Animal Eye Services - an exclusively opthalmology only veterinary practice

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Dry Eye

A healthy cornea and conjunctiva at the front of the eye is highly dependent on the presence of a healthy tear film. The normal tear film is made up of three layers:

  1. The outer lipid layer produced by the Meibomian glands within the eyelids.
  2. The aqueous (watery) layer. This represents over 95% of total corneal thickness, The watery component of the tear film is produced by lacrimal gland, a small gland which is found deep in the tissues behind the outer upper eyelid.
  3. The mucous layer. This layer enables the tear film to “stick down” to the surface corneal cells.

Severe dry eye in a dogThere are many causes of dry eye including congenital disorders (puppies), infections (canine distemper virus), drug-induced (sulfa antibiotics), and removal of the tear gland of the third eyelid ("cherry eye"). The most common cause is thought to be autoimmune destruction of the lacrimal gland by immune system cells: the immune system inappropriately attacks the cells in the gland which produce the watery component of the tear film. The disease is seen very commonly in certain breeds such as the Cocker Spaniel, Shih Tzu, Lhasa Apso, Bulldog, Schnauzer, and West highland White Terrier.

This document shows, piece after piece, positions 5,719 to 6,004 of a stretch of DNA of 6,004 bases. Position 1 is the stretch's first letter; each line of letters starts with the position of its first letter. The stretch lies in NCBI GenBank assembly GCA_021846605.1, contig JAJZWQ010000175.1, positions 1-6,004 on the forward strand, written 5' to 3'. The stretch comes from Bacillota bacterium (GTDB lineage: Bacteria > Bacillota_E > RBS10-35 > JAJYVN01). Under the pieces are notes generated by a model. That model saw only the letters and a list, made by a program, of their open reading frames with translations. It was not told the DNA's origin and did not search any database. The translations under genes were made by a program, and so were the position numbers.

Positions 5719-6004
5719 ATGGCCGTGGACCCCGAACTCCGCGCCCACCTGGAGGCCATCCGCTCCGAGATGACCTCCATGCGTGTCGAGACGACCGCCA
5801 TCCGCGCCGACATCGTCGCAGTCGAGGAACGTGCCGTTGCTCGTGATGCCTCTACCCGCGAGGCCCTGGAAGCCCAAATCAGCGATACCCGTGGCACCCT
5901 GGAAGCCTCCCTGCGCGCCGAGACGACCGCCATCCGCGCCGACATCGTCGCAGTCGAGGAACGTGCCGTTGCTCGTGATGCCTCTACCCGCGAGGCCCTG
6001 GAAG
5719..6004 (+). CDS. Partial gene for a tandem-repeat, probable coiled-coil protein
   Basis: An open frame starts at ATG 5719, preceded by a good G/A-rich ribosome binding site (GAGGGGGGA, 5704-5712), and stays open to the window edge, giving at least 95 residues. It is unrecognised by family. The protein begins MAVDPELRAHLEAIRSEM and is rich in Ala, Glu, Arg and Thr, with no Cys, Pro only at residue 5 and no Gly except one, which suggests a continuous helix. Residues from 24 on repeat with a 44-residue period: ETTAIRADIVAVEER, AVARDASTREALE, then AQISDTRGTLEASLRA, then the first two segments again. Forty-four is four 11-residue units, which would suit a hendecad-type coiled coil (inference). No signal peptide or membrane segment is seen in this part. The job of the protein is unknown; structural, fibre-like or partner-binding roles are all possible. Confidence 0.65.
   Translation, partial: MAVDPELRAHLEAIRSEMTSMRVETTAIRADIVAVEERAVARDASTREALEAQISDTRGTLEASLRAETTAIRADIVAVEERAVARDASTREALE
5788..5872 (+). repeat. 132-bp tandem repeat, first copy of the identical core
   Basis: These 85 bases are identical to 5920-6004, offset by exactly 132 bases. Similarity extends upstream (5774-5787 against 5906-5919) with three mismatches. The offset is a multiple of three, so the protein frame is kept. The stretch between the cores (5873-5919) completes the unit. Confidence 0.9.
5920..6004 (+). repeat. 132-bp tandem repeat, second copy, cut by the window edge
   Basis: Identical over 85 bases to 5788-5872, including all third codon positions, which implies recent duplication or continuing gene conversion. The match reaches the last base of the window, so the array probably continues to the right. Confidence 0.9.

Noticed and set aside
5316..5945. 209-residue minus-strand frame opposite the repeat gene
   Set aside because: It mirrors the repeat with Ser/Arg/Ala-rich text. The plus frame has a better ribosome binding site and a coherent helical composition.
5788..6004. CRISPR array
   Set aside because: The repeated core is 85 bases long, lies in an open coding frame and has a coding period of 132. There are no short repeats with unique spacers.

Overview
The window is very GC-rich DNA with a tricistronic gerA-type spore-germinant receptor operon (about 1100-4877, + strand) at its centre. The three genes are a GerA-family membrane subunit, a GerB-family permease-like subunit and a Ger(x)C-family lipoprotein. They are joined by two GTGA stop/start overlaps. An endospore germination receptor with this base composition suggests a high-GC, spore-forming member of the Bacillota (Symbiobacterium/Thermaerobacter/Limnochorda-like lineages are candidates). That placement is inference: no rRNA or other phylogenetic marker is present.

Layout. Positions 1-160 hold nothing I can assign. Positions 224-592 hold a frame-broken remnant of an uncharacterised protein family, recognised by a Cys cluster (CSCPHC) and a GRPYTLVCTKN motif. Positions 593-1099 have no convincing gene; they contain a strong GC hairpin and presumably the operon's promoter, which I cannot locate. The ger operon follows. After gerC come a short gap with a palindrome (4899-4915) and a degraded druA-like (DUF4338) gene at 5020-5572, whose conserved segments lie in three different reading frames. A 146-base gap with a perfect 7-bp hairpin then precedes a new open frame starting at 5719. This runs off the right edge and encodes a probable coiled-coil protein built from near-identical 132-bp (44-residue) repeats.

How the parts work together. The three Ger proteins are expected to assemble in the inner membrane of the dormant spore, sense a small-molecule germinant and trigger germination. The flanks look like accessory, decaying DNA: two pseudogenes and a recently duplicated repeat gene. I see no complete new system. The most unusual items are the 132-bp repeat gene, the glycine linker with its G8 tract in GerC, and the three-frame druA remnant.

Clinical signs of dry eye

The clinical signs of dry eye include:

  • heavy mucus production
  • redness
  • rubbing at eyes
  • cloudy eyes
  • corneal ulcers
  • general lethargy

Many dogs have a history of having been treated for recurrent “conjunctivitis” with various anti inflammatory/antibiotic ointments or drops. After an extended period of dryness, the surface of the eye (cornea) begins to accumulate dark scar tissue and blood vessels – unfortunately to the point of blindness in many patients.

Our treatment goals for dry eye include stimulation of tears, lubrication, and decreasing the scar tissue. In the past few years we have had a major breakthrough in the treatment of this disease with the development of the drug Cyclosporine. This drug is about 75% effective in stimulating new tears in the dog; we never had any drug like this before! Cyclosporine HAS to be used absolutely as directed. If you skip a dose or run out of the medication, they dry eye signs will immediately recur. In addition, it is crucial that you have your dog checked as directed to monitor treatment success.

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